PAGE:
Gorillas are large apes that live in the jungles of Africa. There are two species of gorillas, western gorillas and eastern gorillas. They are the largest of the great apes, and they are largest primates alive today. The IUCN lists both the Western Gorilla and the Eastern Gorilla species as Critically Endangered. Poaching and habitat loss are the primary dangers to gorillas. Read on to learn about the gorilla.
Description of the Gorilla
Gorillas are quite large, and adult males can measure nearly 6 ft. tall. Their armspan is an impressive 7 – 8 ft. across. Males weigh between 300 and 430 lbs., while females weigh between 150 and 250 lbs.
They have thick black fur across their bodies, save for their faces, the palms of their hands, and the bottoms of their feet. The subspecies that live in mountainous regions have even thicker fur than their counterparts.
Interesting Facts About the Gorilla
These intelligent apes have intrigued us for centuries. Sadly, warfare within the countries in which these apes live is directly impacting them. Learn more about what makes these unique creatures worth protecting below.
- Locomotion – While gorillas can move about on their hind legs when necessary, they usually travel by knuckle-walking. They close their fists, and place their hands knuckle-down on the ground to walk on all fours. Chimpanzees also knuckle-walk, but they walk on their rear legs more frequently than do gorillas. Oddly enough, anteaters also walk on their knuckles!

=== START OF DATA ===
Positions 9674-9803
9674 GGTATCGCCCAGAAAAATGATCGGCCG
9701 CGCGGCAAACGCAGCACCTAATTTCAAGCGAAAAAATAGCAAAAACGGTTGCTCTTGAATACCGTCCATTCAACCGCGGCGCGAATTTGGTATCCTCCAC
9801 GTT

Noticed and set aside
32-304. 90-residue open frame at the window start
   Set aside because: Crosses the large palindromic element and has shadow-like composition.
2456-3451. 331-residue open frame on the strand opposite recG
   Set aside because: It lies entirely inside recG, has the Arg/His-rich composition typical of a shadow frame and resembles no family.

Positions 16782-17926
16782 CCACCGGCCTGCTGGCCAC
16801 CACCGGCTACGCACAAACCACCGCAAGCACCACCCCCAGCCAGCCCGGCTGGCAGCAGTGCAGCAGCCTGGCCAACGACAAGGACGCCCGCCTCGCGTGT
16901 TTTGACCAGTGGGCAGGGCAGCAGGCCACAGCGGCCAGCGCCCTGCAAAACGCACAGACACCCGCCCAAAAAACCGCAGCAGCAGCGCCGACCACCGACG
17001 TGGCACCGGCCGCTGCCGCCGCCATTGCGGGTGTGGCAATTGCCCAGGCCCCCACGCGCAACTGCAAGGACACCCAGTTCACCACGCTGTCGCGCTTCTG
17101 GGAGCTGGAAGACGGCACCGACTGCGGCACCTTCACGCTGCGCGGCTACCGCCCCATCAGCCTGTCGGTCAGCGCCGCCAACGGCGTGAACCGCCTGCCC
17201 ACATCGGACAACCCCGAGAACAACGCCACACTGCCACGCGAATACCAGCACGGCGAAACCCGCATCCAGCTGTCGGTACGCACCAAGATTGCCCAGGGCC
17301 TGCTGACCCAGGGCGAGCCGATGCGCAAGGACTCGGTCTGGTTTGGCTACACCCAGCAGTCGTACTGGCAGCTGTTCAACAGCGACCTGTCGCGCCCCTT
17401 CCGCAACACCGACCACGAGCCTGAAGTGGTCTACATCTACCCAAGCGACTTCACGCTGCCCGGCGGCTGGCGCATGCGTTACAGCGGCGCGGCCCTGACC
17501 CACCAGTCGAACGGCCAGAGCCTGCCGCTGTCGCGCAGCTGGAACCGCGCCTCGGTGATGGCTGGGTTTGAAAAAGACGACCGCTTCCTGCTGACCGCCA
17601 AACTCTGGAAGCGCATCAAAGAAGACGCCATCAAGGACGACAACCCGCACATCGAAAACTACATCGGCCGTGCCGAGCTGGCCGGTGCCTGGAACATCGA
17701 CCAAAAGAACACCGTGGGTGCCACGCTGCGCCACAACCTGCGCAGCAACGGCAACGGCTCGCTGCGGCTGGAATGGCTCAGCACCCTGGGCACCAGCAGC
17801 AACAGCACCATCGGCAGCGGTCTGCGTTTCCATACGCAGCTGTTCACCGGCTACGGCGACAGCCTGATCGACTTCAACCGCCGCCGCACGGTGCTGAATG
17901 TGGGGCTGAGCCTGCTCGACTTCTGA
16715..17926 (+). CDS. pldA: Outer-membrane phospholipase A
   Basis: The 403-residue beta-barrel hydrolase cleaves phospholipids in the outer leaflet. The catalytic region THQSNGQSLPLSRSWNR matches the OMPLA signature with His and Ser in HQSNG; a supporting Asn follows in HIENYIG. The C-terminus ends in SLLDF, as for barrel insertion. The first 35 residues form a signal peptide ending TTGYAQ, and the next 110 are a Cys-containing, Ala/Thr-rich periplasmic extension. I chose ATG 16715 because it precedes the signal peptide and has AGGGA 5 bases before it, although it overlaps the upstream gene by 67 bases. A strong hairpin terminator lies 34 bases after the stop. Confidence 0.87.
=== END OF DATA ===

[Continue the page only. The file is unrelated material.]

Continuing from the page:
- Silverback – Adult male gorillas develop silver-grey hair on their backs. Because of this trait, many people call them “silverbacks.” This coloration runs from the back to the hips of adult males.
- One of a Kind – If a gorilla committed a crime, we could discover who did it by using some of the same techniques that we use for humans! This is because gorillas not only have fingerprints, but every fingerprint is different, just like in humans. However, gorillas are generally peaceful when left alone, and tend to avoid a life of crime.
- Nesting – Just like orangutans, gorillas build nests. Unlike orangutans, gorillas usually sleep in nests on the ground instead of in the trees. The nests are around two feet and five feet across, and each gorilla builds its own nest. Once baby gorillas reach three years of age, they build their own nests close to their mothers.
Habitat of the Gorilla
Different species and subspecies of gorillas prefer different habitats. Some species or subspecies live in dense forests, others in swamps. Many species live in mountainous regions, and some even live up to 13,000 ft. above sea level.
Some of their preferred habitats are bamboo forests, lowland swamps, mountain forests, lowland forests, and more. Though they live in forests, and can climb well, gorillas spend much of their time on the ground.
Distribution of the Gorilla
The different species and subspecies of gorillas have different ranges. The Congo River splits two species. The western gorilla lives in the forests of western Africa, and is more widespread than the eastern gorilla.
Western gorillas live primarily in Gabon, Equatorial Guinea, Congo, and Cameroon. Eastern gorillas live in a small range in the eastern Democratic Republic of Congo.
Diet of the Gorilla
Gorillas are primarily herbivores, which means that they eat plants. The vast majority of their diet contains leaves, shoots, stems, and other plant parts. They do eat fruit, but it does not make up a large portion of their diet.